Donald Baxter, CEO of Alabama Graphite and one of the premier graphite experts in the world known for his coated spherical purified graphite battery-ready program in the industry.
Southern Company’s Steve Baxley, a panelist at the event, said energy storage systems have important implications for electric utilities, potentially allowing them to smooth out demand peaks with power produced earlier from other sources, including renewables such as solar and wind.
“Today, whenever you flip a light switch on, the energy provider has to instantly match power generation to that change in demand,” said Baxley, an R&D manager who directs the Atlanta-based utility’s renewable, energy storage and distributed generation pilot projects.
“Instead of having to follow demand, we could harness this new technology to optimize generation to be more efficient – ultimately providing greater value to our customers,” he added.
Those attending the symposium will also see technology displays and tour the Southeast Solar Research Center, a collaborative effort between Southern Research, Southern Company and its subsidiaries, and EPRI, where the performance and longevity of solar PV panels are being tested.
They’ll also see the Energy Storage Research Center, which is being developed as a platform for testing and validating technologies that could bring energy storage systems into operation at grid scale. The center will also be capable of researching industrial applications such as automotive.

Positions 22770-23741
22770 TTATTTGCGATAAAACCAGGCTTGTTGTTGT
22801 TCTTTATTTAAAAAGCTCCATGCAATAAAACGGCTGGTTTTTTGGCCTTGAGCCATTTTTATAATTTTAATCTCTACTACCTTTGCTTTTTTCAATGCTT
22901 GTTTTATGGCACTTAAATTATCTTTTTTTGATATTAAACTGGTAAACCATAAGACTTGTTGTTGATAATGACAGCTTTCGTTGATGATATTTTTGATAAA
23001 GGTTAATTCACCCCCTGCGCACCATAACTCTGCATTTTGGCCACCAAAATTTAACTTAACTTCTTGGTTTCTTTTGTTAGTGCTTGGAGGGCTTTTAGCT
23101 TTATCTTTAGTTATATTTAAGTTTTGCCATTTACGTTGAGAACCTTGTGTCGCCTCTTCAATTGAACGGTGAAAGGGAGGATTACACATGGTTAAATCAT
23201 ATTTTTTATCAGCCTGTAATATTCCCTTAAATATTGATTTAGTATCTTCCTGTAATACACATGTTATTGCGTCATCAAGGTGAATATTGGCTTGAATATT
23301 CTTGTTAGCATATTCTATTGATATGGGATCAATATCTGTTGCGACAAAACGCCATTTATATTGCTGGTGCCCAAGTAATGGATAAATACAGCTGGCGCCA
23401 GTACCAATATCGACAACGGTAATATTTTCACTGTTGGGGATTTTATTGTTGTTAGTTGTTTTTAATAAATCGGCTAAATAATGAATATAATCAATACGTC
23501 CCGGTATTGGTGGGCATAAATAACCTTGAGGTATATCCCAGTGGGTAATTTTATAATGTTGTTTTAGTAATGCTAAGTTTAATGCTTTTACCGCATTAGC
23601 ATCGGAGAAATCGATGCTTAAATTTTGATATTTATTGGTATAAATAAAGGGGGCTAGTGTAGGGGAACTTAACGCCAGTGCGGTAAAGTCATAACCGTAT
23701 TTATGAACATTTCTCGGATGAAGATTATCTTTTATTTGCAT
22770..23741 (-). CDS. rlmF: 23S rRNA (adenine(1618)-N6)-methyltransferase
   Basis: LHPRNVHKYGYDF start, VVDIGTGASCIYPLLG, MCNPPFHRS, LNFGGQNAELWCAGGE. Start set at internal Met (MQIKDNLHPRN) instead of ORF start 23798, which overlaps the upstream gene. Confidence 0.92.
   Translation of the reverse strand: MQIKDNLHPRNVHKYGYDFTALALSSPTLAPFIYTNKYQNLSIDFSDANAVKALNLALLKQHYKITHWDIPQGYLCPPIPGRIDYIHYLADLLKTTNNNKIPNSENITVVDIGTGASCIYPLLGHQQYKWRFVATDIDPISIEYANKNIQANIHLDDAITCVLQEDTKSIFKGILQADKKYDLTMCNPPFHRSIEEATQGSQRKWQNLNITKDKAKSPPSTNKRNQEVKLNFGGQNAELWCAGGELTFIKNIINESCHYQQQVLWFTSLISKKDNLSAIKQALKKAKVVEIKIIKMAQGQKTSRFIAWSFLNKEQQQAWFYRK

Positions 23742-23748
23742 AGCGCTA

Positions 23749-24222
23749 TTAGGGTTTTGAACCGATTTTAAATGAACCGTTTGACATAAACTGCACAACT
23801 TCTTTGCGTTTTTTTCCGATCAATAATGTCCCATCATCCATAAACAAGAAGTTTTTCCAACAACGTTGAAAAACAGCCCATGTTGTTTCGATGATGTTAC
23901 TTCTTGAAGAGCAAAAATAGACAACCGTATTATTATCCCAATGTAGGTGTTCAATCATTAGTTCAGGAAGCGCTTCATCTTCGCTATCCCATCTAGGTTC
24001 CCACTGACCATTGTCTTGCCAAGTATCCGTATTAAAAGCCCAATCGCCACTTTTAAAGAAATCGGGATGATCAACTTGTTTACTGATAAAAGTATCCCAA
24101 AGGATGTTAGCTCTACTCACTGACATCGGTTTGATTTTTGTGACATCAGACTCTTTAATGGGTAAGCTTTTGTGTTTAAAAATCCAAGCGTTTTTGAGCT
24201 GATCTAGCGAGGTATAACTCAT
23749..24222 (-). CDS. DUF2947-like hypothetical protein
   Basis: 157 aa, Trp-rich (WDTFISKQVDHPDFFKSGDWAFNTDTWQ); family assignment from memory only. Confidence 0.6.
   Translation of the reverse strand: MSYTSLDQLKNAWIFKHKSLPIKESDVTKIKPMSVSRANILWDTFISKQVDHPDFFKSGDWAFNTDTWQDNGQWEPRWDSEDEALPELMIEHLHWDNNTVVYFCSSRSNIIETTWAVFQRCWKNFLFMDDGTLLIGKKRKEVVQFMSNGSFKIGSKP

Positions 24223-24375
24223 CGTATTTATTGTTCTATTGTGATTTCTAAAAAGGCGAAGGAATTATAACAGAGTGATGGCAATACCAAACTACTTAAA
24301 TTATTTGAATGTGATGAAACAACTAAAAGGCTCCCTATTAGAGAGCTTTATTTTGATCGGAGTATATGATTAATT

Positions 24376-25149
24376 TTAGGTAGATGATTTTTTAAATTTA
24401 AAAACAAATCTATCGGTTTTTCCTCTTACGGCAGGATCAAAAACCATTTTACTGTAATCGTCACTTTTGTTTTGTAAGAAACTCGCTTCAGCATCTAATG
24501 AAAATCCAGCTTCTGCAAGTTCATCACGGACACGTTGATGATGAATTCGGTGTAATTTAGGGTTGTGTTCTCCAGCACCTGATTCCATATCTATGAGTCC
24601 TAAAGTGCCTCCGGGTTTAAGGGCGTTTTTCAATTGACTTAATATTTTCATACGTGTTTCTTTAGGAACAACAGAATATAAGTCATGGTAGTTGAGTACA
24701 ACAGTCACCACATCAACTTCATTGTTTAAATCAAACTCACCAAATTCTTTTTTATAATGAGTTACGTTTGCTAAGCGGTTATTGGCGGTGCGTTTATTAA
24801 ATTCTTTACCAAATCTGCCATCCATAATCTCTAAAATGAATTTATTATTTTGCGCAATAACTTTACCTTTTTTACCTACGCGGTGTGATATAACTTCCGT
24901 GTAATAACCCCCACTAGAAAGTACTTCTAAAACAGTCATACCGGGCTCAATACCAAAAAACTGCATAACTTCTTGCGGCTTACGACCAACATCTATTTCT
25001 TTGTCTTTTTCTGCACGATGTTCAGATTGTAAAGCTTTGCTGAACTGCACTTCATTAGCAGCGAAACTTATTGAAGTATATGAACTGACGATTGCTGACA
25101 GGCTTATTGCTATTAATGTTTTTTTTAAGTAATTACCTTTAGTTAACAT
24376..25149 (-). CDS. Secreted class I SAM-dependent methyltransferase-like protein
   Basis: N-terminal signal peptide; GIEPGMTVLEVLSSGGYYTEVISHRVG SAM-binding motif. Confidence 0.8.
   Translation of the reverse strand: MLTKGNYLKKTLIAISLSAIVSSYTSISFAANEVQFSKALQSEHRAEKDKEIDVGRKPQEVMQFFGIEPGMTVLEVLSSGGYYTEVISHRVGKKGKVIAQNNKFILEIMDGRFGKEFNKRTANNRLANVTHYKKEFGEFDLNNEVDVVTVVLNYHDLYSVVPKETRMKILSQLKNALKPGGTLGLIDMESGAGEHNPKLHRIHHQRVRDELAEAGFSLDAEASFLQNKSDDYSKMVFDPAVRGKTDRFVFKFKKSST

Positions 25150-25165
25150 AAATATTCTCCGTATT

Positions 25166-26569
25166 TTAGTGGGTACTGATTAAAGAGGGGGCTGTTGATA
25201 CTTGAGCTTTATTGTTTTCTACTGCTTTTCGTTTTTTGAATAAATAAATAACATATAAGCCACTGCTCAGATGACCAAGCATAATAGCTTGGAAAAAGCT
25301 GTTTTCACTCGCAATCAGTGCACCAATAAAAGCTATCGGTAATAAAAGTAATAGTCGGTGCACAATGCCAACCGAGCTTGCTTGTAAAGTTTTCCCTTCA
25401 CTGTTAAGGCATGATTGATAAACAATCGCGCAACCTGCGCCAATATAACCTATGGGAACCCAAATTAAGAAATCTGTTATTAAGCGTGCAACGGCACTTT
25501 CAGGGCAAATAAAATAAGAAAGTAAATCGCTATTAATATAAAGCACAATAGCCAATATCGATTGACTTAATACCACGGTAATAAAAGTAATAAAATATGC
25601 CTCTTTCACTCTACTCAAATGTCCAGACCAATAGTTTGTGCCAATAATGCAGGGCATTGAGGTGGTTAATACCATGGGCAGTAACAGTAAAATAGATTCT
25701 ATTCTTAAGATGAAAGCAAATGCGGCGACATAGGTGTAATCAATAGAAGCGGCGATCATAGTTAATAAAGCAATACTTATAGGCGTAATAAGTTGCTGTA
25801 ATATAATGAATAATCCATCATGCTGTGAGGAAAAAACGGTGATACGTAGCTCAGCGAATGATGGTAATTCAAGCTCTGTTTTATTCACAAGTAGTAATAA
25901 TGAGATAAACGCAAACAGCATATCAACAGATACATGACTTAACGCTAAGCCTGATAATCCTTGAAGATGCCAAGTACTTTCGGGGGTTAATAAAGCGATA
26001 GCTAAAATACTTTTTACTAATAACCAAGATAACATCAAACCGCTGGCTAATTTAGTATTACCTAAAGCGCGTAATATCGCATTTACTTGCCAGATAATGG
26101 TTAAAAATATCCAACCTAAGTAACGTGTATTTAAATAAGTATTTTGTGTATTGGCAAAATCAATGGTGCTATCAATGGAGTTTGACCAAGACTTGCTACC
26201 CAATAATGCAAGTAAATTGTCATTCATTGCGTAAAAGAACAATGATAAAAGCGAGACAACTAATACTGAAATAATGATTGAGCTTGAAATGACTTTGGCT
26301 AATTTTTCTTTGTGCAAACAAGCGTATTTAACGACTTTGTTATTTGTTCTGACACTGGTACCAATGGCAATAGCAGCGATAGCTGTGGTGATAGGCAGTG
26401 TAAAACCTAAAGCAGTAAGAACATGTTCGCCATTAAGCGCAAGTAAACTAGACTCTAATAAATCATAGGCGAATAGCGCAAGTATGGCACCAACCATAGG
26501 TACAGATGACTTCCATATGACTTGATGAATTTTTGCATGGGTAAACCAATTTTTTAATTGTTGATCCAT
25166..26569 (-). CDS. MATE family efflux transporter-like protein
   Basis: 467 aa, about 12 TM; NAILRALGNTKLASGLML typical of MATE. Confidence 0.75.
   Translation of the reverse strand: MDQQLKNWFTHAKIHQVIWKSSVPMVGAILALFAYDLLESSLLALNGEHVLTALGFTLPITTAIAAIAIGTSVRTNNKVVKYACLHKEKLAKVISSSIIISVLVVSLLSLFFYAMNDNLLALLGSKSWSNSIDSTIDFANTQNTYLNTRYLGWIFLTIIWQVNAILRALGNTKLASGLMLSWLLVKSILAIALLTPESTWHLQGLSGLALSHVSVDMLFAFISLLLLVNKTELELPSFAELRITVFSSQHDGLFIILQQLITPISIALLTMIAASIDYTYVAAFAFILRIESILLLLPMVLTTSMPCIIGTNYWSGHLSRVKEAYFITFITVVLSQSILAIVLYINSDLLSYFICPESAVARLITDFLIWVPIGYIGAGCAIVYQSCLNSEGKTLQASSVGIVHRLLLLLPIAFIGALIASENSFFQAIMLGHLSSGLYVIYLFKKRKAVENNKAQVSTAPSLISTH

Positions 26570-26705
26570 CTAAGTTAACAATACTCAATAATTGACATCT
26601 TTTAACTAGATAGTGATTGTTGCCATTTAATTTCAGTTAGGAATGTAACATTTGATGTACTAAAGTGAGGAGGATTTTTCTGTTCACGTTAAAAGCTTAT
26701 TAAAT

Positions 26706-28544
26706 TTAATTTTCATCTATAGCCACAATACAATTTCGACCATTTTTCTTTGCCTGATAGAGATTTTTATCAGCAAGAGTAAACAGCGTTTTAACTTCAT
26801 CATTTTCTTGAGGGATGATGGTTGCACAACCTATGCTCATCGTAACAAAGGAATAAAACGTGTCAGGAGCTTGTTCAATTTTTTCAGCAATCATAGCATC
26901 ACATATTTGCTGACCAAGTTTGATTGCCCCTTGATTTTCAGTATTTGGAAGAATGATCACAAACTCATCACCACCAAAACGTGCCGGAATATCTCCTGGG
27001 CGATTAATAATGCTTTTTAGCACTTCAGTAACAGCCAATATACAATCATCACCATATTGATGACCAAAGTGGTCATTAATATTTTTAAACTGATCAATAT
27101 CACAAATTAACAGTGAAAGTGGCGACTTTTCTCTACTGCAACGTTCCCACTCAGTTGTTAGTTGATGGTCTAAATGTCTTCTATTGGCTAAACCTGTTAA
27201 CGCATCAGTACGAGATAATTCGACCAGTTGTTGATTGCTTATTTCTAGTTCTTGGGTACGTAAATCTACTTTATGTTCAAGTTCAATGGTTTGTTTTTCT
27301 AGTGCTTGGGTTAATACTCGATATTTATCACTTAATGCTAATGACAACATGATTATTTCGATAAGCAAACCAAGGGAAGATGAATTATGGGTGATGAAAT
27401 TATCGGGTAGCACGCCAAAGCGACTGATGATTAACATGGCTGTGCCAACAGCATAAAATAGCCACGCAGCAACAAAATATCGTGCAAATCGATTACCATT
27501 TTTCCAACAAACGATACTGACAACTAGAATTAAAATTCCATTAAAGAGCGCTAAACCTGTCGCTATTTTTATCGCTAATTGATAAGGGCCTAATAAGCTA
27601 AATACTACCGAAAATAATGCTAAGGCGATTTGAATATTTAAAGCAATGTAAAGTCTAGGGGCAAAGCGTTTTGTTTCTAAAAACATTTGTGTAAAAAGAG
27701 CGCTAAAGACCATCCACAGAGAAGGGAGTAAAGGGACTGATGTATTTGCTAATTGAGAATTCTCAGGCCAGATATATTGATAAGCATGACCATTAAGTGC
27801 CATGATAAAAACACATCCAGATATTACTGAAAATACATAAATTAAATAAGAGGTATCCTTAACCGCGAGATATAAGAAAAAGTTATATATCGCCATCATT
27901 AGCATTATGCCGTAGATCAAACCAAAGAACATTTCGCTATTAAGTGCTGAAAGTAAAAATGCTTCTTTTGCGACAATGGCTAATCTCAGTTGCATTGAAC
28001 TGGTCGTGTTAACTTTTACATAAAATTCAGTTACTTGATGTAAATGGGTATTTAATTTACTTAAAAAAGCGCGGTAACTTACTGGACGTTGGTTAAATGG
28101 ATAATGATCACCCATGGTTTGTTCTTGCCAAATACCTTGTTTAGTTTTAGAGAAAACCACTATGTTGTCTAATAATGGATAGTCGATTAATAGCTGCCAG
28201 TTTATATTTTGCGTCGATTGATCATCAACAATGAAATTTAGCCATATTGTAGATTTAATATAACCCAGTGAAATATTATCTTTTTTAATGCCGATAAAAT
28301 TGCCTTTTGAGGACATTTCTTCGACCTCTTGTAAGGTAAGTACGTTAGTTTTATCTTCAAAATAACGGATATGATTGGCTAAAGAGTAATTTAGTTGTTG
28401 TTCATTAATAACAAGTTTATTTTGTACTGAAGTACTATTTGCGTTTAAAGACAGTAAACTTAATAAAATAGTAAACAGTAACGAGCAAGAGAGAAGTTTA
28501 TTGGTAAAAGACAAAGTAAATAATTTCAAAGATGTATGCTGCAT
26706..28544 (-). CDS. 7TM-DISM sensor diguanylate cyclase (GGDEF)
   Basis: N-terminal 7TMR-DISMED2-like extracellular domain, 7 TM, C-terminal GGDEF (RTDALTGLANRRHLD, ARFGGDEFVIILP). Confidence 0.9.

Southern Research is launching the Energy Storage Research Center in collaboration with Southern Company and its Alabama Power subsidiary, DOE, Oak Ridge National Laboratory, EPRI and the State of Alabama.
Experts say energy storage systems represent a critical technology in the smart electricity grids envisioned for the future. Significantly, these systems will support the integration of renewable energy generation, helping to lower costs and cut emissions.
The energy storage market is poised for rapid growth. In 2013, the installed base of these systems was a mere 0.34 gigawatts (GW), according to the Energy Storage Association, an industry group. This year, annual installation reached 6 GW. In 2022, the figure will be over 40 GW.
Bill Grieco, Ph.D., vice president of Southern Research’s Energy & Environment division, said the organization is positioned to participate in the long-term growth of energy storage systems as they become fully integrated into electric power management.
“Our new Energy Storage Research Center will serve as an industry-wide resource to support emerging energy storage technologies,” Grieco said. “Working with a range of collaborators, we will develop joint energy storage research test projects and independently evaluate technologies to speed the development and commercialization of these systems.”
Southern Company is serving as host utility for the Southeast Energy Storage Symposium. Sponsors are CSA Group, EOS, UniEnergy Technologies, ZeroRPM, AES Energy Storage, and NEI.